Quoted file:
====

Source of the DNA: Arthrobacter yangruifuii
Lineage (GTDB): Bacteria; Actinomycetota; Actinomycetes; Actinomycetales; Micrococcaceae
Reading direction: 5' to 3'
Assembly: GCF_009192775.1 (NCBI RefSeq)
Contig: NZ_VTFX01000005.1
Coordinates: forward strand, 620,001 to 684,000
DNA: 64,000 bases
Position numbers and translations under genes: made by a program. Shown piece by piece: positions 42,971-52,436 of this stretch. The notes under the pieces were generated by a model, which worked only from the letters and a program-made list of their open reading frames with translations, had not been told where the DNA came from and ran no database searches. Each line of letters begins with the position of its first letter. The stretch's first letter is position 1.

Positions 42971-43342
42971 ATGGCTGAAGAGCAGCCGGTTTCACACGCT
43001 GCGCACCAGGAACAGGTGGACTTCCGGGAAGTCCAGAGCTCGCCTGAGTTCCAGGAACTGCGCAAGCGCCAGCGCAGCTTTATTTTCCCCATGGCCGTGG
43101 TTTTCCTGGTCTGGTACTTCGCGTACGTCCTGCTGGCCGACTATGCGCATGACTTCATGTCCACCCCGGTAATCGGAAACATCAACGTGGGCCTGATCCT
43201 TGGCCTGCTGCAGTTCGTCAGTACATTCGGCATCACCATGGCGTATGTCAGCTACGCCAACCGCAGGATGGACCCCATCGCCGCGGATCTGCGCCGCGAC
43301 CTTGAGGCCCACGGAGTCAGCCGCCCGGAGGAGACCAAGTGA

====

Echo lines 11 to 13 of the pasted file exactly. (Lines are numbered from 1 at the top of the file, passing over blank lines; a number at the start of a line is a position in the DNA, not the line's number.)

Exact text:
43001 GCGCACCAGGAACAGGTGGACTTCCGGGAAGTCCAGAGCTCGCCTGAGTTCCAGGAACTGCGCAAGCGCCAGCGCAGCTTTATTTTCCCCATGGCCGTGG
43101 TTTTCCTGGTCTGGTACTTCGCGTACGTCCTGCTGGCCGACTATGCGCATGACTTCATGTCCACCCCGGTAATCGGAAACATCAACGTGGGCCTGATCCT
43201 TGGCCTGCTGCAGTTCGTCAGTACATTCGGCATCACCATGGCGTATGTCAGCTACGCCAACCGCAGGATGGACCCCATCGCCGCGGATCTGCGCCGCGAC